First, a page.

Ironically I did not need go down a size as the norm suggests when sewing with knit fabric using patterns meant for wovens.  That's a real bonus because I didn't need to trace up a smaller sized pattern.  I always cut and sew on separate days especially when cutting striped fabric and hoping to match them was rather tedious.

And here are some pink fabrics that I'll be working on for those Tilda blocks.  They sure look so pretty together.

So what's next on my sewing table?  Blues and whites ... do I hear a collective sigh of relief?!  LOL!!  I've got a Plaintain cut in a Breton like stripe and more thin striped knit in the horizon.

Friday, 5 February 2016

Moji Shorts & In-Seam Pocket Tutorial

I don't know about you, but I practically live in shorts at home.  It's so hot lately and shorts are so practical.  I've converted the Moji Pants by Seamwork to a shorts and swapped for an in-seam pocket instead of a patch pocket.   This was a quick and easy make.  It's a happy moment when you find leftover fabrics that play together so well.

Following is a step by step tutorial on how I do my in-seam pockets.  Of course there might be other better ways but this is how I do it.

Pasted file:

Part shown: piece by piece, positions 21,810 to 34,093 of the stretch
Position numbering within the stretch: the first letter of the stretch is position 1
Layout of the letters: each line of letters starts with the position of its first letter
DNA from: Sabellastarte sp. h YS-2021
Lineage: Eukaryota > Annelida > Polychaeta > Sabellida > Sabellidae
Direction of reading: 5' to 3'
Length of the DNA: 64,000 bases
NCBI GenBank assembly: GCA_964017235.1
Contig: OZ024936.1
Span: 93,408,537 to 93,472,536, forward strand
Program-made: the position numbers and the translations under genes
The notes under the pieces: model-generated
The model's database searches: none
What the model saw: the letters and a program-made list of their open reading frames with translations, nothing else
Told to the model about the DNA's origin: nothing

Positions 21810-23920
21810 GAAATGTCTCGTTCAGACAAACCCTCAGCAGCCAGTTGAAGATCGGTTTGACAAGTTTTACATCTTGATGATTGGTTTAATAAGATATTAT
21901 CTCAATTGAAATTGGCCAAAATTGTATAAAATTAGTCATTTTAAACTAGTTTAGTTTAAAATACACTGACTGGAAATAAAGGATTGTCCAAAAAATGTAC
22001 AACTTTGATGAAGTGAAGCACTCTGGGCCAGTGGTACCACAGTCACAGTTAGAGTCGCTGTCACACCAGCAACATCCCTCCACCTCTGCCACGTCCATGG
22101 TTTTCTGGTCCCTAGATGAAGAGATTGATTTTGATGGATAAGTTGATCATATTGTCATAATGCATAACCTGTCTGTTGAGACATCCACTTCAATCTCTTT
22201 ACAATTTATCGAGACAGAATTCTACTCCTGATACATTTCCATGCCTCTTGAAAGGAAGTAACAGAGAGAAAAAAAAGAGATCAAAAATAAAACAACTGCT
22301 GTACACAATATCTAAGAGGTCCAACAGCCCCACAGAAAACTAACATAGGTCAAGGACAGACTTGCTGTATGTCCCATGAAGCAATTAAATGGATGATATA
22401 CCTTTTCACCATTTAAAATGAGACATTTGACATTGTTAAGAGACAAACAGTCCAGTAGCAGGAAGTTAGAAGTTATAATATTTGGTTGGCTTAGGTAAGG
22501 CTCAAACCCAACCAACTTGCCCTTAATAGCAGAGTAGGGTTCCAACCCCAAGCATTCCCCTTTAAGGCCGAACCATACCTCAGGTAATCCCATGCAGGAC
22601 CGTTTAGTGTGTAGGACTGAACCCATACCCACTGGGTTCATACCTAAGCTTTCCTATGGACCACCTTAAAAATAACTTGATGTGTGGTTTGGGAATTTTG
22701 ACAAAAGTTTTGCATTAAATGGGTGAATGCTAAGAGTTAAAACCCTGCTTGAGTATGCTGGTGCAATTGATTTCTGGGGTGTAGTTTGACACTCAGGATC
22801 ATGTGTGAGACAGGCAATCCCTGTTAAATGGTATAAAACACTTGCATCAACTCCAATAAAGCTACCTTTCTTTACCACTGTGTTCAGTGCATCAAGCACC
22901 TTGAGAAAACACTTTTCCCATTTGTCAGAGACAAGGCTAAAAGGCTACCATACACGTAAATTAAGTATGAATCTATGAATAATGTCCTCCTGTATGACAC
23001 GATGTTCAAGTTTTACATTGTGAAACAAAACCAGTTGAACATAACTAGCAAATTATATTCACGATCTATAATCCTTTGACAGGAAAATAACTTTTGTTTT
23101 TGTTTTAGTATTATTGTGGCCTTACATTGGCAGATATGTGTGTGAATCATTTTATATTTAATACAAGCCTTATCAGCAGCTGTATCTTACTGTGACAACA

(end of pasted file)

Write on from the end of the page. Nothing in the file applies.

Start with 4 pcs of pockets all cut and serge or zig-zag around the curvy edges of all the pieces

I get dyslexic sometimes so I have to lay it out carefully.  Lay it with right sides facing up

Turn the pocket to the side seam, right sides together and pin.  Ensure that the pocket is placed at the same distance from the waist for all 4 pockets.

Sew the pocket to the side seam using a 3/8" seam allowance, back stitch both the beginning and end.

 Serge or zig-zag the whole side seam

Press the pocket piece back out.  Repeat all the steps above for all 4 sides of the shorts.

Now place the pocket attached shorts pieces right side together ensuring the pockets and waist line matches.

Sew the side seam from the waist to the top of the pocket opening a 5/8" seam allowance, back-stitch at both ends.  Mark a point with chalk 5.5" - 6", below this backstitched point.  This will be the pocket opening and will not be stitched.  Then stitch again from the top of pocket bag, around the curve of the pocket bag and back onto the side seams.  Leave your needle in the down position, pivot at the mark that you made earlier and continue stitching the bottom portion of the pocket and side seam at 5/8" seam allowance.  End with a back stitch.  Repeat this for the other side of your shorts.

Press the seams and pocket bag to the front.  Sew your waistband as directed in the pattern and ensure that the top portion of the pocket is caught within the waistband stitching.

Turn your shorts right side out and press your pockets and side seams.  You will notice a 1/4" overhang of the front side of the seam.  This will give a nice flush and avoid any peekaboo of the pocket fabric if you are using a different fabric from the main.  That's it and you now have some pretty neat in-seam pockets!

If you have any questions please to do hesitate to leave me a comment.  

I will be conducting the Moji Pants class at Yee Button on 20th February 2016 (Saturday).  For more info please click my Facebook Event Moji.